Dear Helaine and Joe:
This sideboard has been in the family for many years. The story handed down is it was made by a known Philadelphia cabinetmaker named “Barry” and it is signed. It has its original glass knobs. Any information and its value would be appreciated.
Dear H. P.:
The man H. P. may be referring to is Joseph B. Barry (1757-1838), who worked at 148 S. Third St. in Philadelphia. For a time, he worked with his son, Joseph, and there is also a note we found that he may have had another partner late in his career.
Barry was born in Dublin, but he trained in his craft in London, then immigrated to the United States, where he set up shop in Philadelphia. It is thought that Barry came to Philadelphia around 1790, but when the yellow fever epidemic of October 1793 hit the city, he fled the stricken town along with the federal government, which was located in Philadelphia at the time.
Philadelphia city government is said to have collapsed, and eventually 5,000 of its citizens died, nearly 10% of the city’s total population. Barry ended up in Savannah, Georgia, where he made furniture until his return to Philadelphia in 1798. Barry partnered with his son Joseph, and they are considered to be in the top ranks of American late 18th and early 19th century furniture makers working in the Federal style as well as the American Classical and Gothic style.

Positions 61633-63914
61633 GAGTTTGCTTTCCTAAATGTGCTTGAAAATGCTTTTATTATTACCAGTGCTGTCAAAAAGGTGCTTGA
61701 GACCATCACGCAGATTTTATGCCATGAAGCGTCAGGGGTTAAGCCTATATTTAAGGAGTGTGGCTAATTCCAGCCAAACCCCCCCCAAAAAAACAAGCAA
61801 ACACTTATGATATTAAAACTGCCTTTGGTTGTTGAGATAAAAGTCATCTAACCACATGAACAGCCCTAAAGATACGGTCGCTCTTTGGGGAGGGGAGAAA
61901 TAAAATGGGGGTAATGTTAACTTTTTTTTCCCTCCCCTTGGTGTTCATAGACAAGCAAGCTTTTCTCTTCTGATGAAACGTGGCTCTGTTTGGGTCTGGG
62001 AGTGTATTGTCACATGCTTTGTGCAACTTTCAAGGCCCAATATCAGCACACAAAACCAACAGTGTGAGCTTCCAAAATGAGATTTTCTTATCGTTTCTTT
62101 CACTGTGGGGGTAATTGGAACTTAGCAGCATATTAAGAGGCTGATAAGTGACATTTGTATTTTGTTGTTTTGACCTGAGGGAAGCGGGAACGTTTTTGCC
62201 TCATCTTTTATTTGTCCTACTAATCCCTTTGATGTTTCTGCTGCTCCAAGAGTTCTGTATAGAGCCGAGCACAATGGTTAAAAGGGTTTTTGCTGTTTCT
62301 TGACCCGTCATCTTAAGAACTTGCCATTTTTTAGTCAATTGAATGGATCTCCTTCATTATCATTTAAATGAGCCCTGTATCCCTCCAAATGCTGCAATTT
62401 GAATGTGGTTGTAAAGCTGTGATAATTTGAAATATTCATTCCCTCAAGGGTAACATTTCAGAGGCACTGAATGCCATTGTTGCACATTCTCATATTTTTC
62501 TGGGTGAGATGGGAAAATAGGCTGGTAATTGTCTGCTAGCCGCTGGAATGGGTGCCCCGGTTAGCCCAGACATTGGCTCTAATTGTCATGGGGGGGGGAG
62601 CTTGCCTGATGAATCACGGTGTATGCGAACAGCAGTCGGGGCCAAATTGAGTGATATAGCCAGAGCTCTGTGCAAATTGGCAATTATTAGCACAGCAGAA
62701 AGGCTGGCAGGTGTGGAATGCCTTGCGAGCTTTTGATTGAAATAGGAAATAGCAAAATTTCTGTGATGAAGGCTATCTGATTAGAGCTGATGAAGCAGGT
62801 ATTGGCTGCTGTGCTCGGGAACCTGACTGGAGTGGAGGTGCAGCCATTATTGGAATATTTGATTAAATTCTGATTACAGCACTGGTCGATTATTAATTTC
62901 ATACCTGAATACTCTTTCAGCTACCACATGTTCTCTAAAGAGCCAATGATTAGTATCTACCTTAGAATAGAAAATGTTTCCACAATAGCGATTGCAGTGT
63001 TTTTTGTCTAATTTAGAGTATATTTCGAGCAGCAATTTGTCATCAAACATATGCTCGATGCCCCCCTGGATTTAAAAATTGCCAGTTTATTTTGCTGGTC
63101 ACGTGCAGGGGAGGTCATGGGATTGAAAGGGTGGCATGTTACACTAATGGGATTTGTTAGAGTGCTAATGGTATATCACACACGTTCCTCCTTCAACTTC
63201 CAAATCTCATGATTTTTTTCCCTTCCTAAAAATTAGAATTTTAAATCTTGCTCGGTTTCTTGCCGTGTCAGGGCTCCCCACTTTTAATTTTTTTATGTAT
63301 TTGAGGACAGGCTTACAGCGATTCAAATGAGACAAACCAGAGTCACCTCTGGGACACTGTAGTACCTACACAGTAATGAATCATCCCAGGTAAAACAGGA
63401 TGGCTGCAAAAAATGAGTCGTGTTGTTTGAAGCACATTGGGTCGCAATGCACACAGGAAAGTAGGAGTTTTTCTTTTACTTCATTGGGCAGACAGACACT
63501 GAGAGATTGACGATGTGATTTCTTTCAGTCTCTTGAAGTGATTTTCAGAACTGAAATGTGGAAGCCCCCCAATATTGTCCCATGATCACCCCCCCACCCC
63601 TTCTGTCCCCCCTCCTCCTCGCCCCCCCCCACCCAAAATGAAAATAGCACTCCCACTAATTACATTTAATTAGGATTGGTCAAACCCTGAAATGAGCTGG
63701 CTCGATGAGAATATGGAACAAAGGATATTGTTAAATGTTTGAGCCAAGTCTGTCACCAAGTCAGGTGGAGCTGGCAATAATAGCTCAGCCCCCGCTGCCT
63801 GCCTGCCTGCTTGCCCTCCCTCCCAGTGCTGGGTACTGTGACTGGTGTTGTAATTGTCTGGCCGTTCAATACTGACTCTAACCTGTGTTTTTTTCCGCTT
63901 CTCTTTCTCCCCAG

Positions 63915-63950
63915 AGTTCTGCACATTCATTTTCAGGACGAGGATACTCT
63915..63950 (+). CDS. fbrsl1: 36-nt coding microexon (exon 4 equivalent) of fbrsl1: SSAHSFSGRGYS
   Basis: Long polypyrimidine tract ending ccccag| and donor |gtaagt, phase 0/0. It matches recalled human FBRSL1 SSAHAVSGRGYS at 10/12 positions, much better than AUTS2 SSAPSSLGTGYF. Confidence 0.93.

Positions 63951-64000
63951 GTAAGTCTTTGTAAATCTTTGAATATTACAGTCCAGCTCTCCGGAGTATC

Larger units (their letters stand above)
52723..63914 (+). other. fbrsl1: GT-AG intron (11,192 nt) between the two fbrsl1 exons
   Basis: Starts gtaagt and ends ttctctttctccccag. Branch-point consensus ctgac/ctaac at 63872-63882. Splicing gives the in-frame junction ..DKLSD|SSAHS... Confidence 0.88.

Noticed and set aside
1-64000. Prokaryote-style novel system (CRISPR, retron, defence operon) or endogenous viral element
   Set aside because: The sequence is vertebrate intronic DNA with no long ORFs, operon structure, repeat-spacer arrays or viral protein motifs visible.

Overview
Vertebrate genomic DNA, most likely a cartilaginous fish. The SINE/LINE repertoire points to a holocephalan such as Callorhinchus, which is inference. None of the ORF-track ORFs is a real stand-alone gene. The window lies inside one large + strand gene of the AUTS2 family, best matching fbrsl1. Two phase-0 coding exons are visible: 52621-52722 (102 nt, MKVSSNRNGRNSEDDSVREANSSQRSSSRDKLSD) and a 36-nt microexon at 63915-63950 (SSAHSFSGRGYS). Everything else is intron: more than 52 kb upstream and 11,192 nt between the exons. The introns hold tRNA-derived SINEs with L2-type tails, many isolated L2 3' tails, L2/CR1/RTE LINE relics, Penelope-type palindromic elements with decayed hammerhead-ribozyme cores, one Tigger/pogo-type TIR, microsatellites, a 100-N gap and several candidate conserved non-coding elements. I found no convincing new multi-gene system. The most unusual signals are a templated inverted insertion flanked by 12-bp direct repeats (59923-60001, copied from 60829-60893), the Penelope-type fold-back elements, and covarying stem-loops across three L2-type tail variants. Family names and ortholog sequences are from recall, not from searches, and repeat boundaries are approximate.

It is also said Barry made the finest American furniture in the Boulle mode, which involves inlaying with tortoiseshell, brass and sometimes silver or pewter. It is a type of furniture named for French cabinetmaker Andre-Charles Boule (1642-1732), who worked as master cabinetmaker for King Louis XIV of France.
When Thomas Jefferson was the United States’ second vice president — in office from 1797 to 1801 — he was headquartered in Philadelphia. Records show that Jefferson was a customer of Joseph Barry & Son. It is thought that after Jefferson was elected president in 1800, he may have taken some of Barry’s furniture with him to the new White House in Washington, D. C.
It should be noted that Barry also produced furniture in Baltimore. We wish we had better pictures of the piece and would like to know just how it is signed. We have seen references to a Barry paper label, and we have also seen his signature (Jos. B. Barry) in pencil on bare wood, but we have no idea what is on the piece in today’s question.
We are concerned because a piece very similar to this one was once attributed to Joseph B. Barry or William Camp, but is now thought to have been made in Baltimore by Edward Priestley (1778-1837). This is important because the asking price for the nearly identical American Classical period sideboard circa 1810-1815 and attributed to Priestly was $95,000! But to be certain of an attribution and a monetary value, the piece really needs to be seen in person by a specialist in American furniture.
(Helaine Fendelman and Joe Rosson have written a number of books on antiques. Do you have an item you’d like to know more about? Contact them at Joe Rosson, 2504 Seymour Ave., Knoxville, TN 37917, or email them at email@example.com. If you’d like your question to be considered for their column, please include a high-resolution photo of the subject, which must be in focus, with your inquiry.)
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